They may hate each other, but not as much as they hate us. Historical evidence shows clearly that, whatever ill will the rank and file Sunnis and Shiites harbor toward one another, their radical leaders are more than willing to set aside sectarian differences to unite in a common effort to destroy the West.

Imad Mugniyah is the top-ranking Hezbollah terrorist leader who was killed last week in a car bomb in Damascus. We all know who Osama bin Laden is.

Imad Mugniyah’s relationship with Osama bin Laden began in the early 1990s, when al Qaeda’s CEO was living in Sudan. Bin Laden’s benefactor at the time was a charismatic Sunni Islamist ideologue named Hassan al-Turabi. …

The differences between Sunnis and Shiites were not insurmountable in Turabi’s eyes; on multiple occasions he dismissed the importance of any theological disagreements. Instead, Turabi envisioned a grand, Manichean clash of civilizations in which the Muslim world stood united against its common Western foes, especially America. In a few short years, Turabi’s Sudan became a hub for international terrorists of all stripes. …

Bin Laden agreed with the Iranian assessment that the enemies of the West should come together. …

The Clinton administration recognized that an alliance between Iran, Hezbollah, and al Qaeda had blossomed in Sudan. In its 1998 indictment of al Qaeda, Clinton administration prosecutors charged that al Qaeda had “forged alliances with the National Islamic Front in the Sudan and with representatives of the government of Iran, and its associated terrorist group Hezbollah, for the purpose of working together against their perceived common enemies in the West, particularly the United States.” …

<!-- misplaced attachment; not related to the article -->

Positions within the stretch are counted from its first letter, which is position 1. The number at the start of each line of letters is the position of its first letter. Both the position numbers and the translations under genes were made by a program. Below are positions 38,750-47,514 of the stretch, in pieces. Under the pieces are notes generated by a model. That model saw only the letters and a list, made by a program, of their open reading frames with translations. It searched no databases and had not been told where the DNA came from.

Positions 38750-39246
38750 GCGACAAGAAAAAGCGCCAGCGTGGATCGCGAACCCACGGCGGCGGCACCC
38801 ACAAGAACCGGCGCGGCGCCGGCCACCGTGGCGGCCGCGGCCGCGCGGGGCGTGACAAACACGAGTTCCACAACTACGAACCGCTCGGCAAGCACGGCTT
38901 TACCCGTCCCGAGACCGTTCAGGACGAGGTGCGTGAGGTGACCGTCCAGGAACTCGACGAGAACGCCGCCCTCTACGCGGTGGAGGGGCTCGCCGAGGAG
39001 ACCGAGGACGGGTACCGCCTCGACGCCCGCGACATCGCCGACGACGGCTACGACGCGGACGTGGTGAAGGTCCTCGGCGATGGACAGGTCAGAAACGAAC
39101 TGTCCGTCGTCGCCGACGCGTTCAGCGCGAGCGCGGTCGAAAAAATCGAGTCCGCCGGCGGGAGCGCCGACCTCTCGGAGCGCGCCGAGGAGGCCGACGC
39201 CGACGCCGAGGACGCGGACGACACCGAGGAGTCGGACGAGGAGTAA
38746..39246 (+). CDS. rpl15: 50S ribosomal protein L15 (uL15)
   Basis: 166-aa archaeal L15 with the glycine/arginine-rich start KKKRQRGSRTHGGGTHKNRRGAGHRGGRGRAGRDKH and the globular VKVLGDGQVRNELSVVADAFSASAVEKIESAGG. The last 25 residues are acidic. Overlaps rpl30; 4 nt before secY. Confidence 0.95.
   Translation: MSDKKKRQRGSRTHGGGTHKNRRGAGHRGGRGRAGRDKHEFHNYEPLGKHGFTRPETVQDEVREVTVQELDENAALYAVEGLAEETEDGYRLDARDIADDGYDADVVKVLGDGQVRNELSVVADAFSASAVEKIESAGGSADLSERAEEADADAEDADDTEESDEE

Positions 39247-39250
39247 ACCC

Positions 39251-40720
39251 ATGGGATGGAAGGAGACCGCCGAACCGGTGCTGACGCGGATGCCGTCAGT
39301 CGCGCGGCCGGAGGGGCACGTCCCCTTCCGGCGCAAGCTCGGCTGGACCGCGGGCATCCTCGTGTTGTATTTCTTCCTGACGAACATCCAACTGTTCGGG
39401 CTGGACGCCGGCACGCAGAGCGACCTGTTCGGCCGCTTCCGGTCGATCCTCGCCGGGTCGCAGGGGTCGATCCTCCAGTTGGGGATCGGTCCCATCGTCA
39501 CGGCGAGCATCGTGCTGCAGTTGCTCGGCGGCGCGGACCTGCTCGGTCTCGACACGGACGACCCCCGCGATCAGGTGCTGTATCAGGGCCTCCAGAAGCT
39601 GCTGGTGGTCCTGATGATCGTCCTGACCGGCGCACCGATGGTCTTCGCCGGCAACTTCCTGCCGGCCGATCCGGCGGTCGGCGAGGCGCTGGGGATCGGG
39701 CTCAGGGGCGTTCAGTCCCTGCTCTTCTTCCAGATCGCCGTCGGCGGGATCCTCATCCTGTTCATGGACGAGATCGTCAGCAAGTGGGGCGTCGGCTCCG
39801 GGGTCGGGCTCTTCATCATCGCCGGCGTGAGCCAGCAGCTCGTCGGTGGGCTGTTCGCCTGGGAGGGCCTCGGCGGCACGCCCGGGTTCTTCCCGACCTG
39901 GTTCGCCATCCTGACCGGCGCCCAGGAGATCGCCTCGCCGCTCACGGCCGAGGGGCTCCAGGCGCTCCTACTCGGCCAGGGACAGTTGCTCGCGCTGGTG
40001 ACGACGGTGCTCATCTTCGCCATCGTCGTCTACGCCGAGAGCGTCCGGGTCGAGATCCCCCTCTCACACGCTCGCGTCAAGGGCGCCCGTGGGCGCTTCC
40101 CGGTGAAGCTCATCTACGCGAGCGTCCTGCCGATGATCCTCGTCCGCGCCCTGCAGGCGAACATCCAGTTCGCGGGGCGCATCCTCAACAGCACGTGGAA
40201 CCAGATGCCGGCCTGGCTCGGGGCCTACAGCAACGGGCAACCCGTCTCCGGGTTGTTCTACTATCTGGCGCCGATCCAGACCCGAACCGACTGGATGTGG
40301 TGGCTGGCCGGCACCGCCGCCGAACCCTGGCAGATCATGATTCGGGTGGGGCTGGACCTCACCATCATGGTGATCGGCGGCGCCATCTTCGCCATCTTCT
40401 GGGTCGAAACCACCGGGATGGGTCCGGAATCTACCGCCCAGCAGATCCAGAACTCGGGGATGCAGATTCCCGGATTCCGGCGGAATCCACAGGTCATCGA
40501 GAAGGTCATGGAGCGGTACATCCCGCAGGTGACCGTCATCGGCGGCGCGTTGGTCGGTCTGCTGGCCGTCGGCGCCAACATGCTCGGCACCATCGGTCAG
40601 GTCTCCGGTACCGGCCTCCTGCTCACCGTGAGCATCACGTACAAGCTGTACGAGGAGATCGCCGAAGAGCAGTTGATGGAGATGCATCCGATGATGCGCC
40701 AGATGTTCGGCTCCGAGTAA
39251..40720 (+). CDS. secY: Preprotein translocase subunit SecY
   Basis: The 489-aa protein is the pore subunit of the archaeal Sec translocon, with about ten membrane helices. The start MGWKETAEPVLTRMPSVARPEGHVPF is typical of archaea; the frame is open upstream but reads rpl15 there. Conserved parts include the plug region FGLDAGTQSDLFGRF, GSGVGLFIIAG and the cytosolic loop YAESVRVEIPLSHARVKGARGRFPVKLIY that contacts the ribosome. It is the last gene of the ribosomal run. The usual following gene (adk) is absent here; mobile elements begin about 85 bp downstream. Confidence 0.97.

That the two men met was made clear by Ali Mohamed, a top al Qaeda operative in the early 1990s, who testified at the embassy bombings trial that he had arranged a sit-down in Sudan between the aspiring jihadist bin Laden and Mugniyah. Mohamed explained:

“I was aware of certain contacts between al Qaeda and [Ayman al-Zawahiri’s Egyptian Islamic Jihad] organization, on one side, and Iran and Hezbollah on the other side. I arranged security for a meeting in the Sudan between Mugniyah, Hezbollah’s chief, and bin Laden.”

According to Mohamed, bin Laden was interested in forcing American troops out of Saudi Arabia the same way Mugniyah had forced them out of Lebanon. Mohamed said that Mugniyah agreed to help:

“Hezbollah provided explosives training for al Qaeda and [Egyptian Islamic Jihad]. …”

The type of training described by Mohamed took place not only in Sudan, where hundreds of Iran’s Revolutionary Guards and Hezbollah operatives had built terrorist training camps, but also in Lebanon and Iran. The 9/11 Commission reported that “senior al Qaeda operatives and trainers traveled to Iran to receive training in explosives.” Then, “in the fall of 1993, another such delegation went to the Bekaa Valley in Lebanon for further training in explosives as well as in intelligence and security.” …

[Former Al Qaeda opertive] Jamal al Fadl also told U.S. prosecutors that he had talked to one of his fellow al Qaeda terrorists about his training in Lebanon. Al Fadl said he was told the “training is very good” and his colleague brought “some tapes with him.” Al Fadl elaborated: “I saw one of the tapes, and he tell me they train about how to explosives big buildings [sic].” Al Fadl went on to list the names of some of those who received Hezbollah’s training. Saif al-Adel, who was promoted to the third-highest position inside al Qaeda shortly after the September 11 attacks, was among them.
- Death by Car Bomb in Damascus, Weekly Standard

The information in this article is a matter of public record, and comes from the 9/11 Commission report and from testimony by Al Qaeda operatives in the 1998 trial for the embassy bombings in Kenya and Tanzania. If, after being exposed to the historical evidence, you still don’t believe in an international network of Islamic terrorist organizations working together to defeat the West, I can only conclude that you have your own reasons for preferring not to believe it.


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Published in: on February 18, 2008 at 10:07 pm  Comments (8)  
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America Sucks